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After massive quakes, Nepal faces new nightmare

Greg Corombos

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May 16, 2015


As Nepal staggers back to its feet after a devastating earthquake and a massive aftershock, a leading humanitarian group says the impoverished nation is at great risk to be exploited by human traffickers.

Why is the threat higher at a moment like this? Experts say when the government is in crisis mode, people with sinister intentions smell opportunity.

“First of all, the human traffickers are already there,” said Anti-Slavery International Director Aidan McQuade. “Second, the social safety nets and the fabric of the state – legal protections and rule of law protections – which had existed prior to the earthquake, weak as they may be, have been weakened even further by the devastation and confusion caused by the earthquake. It’s in these situations, the risk is considerably increased.”

As McQuade intimated, Nepal is already a fertile area for traffickers.

“We already know there has been a considerable reality of trafficking from Nepal, so our concern is that this will be used as an opportunity for unscrupulous people to exploit even more impoverished ones,” McQuade said.

“There are many people who are using the hope and the expectation that people have of a better life as a means to exploit them,” he said. “You can only imagine, now that the country has been so much more devastated by these earthquakes that people are going to be even more desperate to look for better options by which they can help their families.”

Perhaps the most heartbreaking aspect of the problem is that the vast majority of Nepalese men, women and children know they are taking a huge gamble by responding to the promise of good jobs in other countries.

“The people who are being trafficked and exploited aren’t stupid. They’re desperate,” said McQuade, who relayed the story of a young man he met who encapsulates the attitude of many people trying to escape poverty.

“One person that we met a few years ago who was preparing to go to the (Persian) Gulf to work said, ‘I know this is a choice between the frying pan and the fire. None of us know which is which. We know that we can live in abject poverty here in Nepal or we can risk going overseas and maybe finding decent work.’ And some people do find decent work,” he said.

Listen to the WND?Radio America interview with Aidan McQuade:

For those who aren’t so fortunate and wind up as servant laborers, McQuade said many men and women from South Asia end up in the Middle East. He said men are in high demand right now.

“Many of your listeners will have read reports of forced labor of South Asian men in Qatar and in other Gulf States, many of them in preparation for the 2022 World Cup,” he said. “There’s tens of thousands of those South Asian men or Nepalese who have gone to the Middle East in search of decent work in order to help their families.”

The outcome isn’t much different for females. Forced labor in the Arabian Peninsula is often their fate as well.

“Tens of thousands of Nepalese women and girls have been trafficked for domestic work, again in hope of decent work for themselves so they can help their families, but often times finding themselves in situations of domestic servitude or worse again in situations of sexual exploitation across South Asia,” McQuade said.

In the Western world, a quick Internet search can provide a great deal of information on the legitimacy of a prospective employer. That’s not an option in Nepal.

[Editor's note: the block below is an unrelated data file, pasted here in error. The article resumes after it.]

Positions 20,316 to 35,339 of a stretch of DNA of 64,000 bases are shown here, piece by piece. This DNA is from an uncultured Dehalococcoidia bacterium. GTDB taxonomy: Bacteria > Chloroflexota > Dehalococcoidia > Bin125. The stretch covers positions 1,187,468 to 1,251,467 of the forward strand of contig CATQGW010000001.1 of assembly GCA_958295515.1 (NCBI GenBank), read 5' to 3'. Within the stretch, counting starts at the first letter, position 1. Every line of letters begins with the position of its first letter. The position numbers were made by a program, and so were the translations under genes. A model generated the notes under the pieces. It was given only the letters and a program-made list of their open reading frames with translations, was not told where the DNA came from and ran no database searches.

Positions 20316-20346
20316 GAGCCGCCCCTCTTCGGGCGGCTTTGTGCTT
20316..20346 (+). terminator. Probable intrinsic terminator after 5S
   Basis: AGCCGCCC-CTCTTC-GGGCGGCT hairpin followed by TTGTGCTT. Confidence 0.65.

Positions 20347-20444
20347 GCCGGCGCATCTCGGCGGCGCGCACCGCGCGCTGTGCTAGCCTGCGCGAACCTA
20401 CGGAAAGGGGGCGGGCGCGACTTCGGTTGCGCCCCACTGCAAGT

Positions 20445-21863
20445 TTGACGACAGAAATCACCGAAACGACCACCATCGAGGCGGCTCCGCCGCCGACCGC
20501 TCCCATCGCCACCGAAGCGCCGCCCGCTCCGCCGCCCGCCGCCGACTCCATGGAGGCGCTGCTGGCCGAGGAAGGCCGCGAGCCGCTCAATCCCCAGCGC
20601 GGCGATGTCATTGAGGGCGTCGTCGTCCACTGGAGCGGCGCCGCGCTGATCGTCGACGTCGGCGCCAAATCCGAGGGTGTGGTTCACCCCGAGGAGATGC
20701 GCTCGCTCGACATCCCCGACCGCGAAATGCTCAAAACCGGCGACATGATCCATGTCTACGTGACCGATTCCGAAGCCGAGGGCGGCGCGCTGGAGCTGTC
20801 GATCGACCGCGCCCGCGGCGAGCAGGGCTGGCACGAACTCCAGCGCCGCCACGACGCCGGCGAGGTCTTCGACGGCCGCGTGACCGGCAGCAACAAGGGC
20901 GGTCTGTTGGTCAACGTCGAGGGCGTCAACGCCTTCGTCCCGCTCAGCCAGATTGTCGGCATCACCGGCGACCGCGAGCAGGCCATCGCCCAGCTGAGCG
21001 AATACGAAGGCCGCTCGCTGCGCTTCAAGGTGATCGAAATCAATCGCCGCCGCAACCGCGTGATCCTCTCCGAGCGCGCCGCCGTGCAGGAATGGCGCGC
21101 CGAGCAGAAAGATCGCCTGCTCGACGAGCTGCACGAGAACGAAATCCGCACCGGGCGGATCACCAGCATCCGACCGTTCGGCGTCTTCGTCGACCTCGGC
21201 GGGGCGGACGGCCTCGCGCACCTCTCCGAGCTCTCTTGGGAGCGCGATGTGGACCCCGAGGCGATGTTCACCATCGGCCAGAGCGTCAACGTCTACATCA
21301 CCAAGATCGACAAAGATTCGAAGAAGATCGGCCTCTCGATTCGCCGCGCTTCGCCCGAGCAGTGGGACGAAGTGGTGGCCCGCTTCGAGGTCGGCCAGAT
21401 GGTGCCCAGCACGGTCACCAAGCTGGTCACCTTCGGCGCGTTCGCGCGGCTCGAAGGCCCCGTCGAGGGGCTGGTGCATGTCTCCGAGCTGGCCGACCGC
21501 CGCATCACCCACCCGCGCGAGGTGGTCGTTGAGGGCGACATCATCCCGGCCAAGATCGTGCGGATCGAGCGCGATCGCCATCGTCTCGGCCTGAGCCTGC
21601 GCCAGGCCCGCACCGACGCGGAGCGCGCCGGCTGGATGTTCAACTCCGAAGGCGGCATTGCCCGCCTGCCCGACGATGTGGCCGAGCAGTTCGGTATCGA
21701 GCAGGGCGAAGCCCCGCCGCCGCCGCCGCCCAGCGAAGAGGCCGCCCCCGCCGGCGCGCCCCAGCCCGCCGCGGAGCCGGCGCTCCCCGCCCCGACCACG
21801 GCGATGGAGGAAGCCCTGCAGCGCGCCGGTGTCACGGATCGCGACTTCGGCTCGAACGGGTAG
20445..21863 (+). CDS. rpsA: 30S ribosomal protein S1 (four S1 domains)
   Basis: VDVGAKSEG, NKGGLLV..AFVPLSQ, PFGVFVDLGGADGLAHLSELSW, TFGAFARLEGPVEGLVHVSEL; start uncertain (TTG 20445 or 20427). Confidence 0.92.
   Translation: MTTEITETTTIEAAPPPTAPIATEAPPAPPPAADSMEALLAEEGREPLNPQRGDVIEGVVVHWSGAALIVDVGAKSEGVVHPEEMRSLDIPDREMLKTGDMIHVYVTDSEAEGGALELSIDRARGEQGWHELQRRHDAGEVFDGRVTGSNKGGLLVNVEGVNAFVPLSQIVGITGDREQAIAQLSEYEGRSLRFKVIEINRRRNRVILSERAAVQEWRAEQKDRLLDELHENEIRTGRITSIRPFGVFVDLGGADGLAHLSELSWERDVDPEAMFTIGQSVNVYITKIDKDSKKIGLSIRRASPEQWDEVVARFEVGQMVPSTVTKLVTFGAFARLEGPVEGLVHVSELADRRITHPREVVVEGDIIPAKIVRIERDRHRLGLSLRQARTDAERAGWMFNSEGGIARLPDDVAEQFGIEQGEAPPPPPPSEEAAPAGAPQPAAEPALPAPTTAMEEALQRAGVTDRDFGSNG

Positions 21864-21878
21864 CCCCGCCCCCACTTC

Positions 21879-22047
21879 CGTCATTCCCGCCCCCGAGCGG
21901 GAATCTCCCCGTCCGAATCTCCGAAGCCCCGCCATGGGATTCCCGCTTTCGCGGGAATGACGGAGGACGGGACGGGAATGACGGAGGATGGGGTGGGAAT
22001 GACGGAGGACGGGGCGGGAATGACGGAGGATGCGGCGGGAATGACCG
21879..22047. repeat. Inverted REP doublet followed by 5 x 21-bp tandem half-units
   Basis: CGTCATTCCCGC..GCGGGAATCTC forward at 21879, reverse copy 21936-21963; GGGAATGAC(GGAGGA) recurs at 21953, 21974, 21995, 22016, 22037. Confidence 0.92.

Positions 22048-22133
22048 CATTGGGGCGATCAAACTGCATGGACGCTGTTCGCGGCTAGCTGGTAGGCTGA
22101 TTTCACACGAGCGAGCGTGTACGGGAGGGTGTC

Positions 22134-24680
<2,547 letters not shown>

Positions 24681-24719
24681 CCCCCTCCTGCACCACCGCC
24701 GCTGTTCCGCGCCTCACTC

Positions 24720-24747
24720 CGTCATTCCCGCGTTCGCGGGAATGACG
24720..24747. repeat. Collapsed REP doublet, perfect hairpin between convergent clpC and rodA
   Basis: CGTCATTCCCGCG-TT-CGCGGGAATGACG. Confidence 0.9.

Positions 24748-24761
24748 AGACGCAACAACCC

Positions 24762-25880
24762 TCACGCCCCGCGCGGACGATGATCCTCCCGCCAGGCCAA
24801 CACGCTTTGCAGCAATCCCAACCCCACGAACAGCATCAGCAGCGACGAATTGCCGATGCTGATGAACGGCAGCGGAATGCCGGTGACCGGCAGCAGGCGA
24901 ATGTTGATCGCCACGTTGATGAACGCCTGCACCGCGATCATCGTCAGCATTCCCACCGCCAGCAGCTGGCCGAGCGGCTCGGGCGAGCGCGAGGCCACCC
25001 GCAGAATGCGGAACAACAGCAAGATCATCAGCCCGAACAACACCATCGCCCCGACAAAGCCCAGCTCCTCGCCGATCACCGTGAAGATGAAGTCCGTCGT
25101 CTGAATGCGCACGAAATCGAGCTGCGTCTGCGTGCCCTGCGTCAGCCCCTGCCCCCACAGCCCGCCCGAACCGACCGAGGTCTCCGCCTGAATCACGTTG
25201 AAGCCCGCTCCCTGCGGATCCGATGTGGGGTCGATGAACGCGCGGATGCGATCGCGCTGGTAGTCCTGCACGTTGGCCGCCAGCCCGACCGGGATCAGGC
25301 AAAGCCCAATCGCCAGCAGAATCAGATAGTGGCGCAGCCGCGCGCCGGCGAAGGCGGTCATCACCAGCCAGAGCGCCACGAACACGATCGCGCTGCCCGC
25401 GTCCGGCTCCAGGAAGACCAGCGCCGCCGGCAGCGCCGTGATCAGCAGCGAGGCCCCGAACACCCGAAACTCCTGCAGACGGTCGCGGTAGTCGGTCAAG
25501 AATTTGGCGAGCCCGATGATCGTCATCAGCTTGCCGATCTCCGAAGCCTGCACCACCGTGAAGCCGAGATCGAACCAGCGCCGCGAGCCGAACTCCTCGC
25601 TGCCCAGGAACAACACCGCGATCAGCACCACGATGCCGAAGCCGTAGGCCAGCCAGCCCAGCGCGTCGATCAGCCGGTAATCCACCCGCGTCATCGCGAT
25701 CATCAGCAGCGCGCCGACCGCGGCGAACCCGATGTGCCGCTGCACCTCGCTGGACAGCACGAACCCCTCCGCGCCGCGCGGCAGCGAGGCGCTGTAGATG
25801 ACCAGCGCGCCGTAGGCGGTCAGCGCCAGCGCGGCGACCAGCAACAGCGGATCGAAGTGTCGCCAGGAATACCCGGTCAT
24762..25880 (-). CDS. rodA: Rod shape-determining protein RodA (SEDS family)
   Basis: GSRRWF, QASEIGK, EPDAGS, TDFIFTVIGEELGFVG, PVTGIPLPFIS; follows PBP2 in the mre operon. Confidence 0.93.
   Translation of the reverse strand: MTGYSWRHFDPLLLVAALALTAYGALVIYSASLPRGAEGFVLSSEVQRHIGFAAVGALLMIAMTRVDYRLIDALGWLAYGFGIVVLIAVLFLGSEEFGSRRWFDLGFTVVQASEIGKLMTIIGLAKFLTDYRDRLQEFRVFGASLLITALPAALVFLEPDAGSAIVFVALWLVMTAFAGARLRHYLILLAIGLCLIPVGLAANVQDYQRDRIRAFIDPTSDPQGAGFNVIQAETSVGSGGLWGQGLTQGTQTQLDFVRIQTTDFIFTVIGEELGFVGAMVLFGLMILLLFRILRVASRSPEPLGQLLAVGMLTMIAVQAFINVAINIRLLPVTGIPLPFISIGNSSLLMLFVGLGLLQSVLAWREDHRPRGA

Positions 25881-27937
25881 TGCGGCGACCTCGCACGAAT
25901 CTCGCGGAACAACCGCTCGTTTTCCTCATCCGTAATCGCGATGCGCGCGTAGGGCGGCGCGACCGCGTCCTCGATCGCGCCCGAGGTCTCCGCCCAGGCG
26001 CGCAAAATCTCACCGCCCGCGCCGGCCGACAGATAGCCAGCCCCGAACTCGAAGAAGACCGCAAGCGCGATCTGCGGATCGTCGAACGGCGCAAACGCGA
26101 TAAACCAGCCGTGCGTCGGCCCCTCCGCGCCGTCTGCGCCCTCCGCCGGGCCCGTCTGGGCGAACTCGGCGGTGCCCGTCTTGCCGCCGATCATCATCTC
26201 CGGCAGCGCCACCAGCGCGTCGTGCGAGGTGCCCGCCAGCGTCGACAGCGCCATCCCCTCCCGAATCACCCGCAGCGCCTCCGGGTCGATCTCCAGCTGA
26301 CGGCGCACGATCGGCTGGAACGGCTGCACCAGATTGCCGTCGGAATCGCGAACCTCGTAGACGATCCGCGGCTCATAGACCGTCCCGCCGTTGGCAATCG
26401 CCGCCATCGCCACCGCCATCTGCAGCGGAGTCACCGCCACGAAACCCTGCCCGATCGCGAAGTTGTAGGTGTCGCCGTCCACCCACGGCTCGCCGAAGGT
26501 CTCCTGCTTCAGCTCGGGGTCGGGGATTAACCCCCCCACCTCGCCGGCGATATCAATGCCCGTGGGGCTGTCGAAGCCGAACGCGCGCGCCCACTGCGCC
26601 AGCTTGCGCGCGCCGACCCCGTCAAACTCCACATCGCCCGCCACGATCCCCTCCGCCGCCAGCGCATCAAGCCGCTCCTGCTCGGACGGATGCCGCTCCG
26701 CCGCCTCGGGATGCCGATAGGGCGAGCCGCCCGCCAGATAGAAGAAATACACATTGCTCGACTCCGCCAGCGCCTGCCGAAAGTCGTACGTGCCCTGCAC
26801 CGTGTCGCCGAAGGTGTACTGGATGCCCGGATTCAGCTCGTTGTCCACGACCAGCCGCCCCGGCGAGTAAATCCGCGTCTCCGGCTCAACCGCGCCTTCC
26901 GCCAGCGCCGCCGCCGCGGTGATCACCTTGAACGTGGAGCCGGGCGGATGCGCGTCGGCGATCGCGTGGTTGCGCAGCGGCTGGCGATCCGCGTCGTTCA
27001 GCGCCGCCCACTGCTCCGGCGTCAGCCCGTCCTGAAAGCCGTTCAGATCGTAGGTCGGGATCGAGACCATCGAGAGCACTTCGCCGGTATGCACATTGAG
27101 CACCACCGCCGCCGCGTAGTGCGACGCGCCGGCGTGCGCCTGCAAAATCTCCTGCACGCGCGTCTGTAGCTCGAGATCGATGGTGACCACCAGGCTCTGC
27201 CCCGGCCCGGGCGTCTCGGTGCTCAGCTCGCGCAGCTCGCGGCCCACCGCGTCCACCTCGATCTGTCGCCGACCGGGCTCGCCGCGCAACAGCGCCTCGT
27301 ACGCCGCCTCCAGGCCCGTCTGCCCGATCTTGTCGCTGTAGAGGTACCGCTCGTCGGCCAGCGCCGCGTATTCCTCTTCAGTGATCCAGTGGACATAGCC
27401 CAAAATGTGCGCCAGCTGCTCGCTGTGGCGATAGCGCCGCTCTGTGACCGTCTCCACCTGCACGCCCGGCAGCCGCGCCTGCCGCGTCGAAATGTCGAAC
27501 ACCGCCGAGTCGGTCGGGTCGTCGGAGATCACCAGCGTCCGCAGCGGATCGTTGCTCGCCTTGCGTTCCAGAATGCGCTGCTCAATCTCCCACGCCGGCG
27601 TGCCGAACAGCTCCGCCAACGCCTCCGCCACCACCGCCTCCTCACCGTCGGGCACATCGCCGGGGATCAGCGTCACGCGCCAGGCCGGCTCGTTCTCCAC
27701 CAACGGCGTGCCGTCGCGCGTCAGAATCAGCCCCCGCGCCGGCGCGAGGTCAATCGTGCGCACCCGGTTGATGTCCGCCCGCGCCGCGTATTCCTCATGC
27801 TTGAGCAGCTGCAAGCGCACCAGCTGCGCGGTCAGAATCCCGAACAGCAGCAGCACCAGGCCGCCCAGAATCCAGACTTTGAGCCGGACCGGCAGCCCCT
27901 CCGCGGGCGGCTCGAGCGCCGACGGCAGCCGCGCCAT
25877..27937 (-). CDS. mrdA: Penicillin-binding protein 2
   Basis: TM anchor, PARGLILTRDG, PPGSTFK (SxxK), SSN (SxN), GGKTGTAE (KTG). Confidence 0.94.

“For ordinary Nepalese who are seeking work, it’s very difficult,” he said. “You can seek advice about who is a good agent and who is not a good agent. But it’s still very much a lottery about whether you get good advice or, even if you have got good advice, whether it remains good advice when you travel yourself.”

The persistent poverty in Nepal and other parts of the world makes it difficult to rein in human traffickers very effectively. However, McQuade said there are some concrete steps that could do a lot of good.

“There’s considerable need for reform of the international labor market. There needs to be considerably more thought about how we can facilitate safe migration of people looking for decent work. Western countries should think about assisting poorer countries to do this,” said McQuade, who advocates embassies opening up offices to assist impoverished people looking for work in their countries.

He also wants greater regulation of the recruiting businesses that target people in places like Nepal and more investigations of those suspected of being unscrupulous.

Being lured into a life of forced labor is bleak enough. McQuade said trying to escape from many countries, especially those in the Middle East, can be virtually impossible.

“If you end up in one of the Gulf States for example, one of the great difficulties is that you will be subject to what is called a Kafala system, which is a system encoded in the law of many of the Gulf States, which means that you cannot either leave or change employment within that country – for example, Qatar – or even leave the country without the say-so of your employer,” McQuade said.

Virtually every Arab state enforces Kafala, including Saudi Arabia, Iraq, Jordan, Kuwait, Qatar, Bahrain, Oman, Lebanon and the United Arab Emirates.

McQuade said the inability of South Asian laborers to go home to check on their loved ones has been especially stressful.

“Across the Gulf, there are tens of thousands of men and also women working in domestic work and other sectors whose families have been effected by the earthquake and are begging to be able to go home to see if their family are alive and well or who has been killed and injured and help them reconstruct,” he said. “They are not being allowed to leave.”

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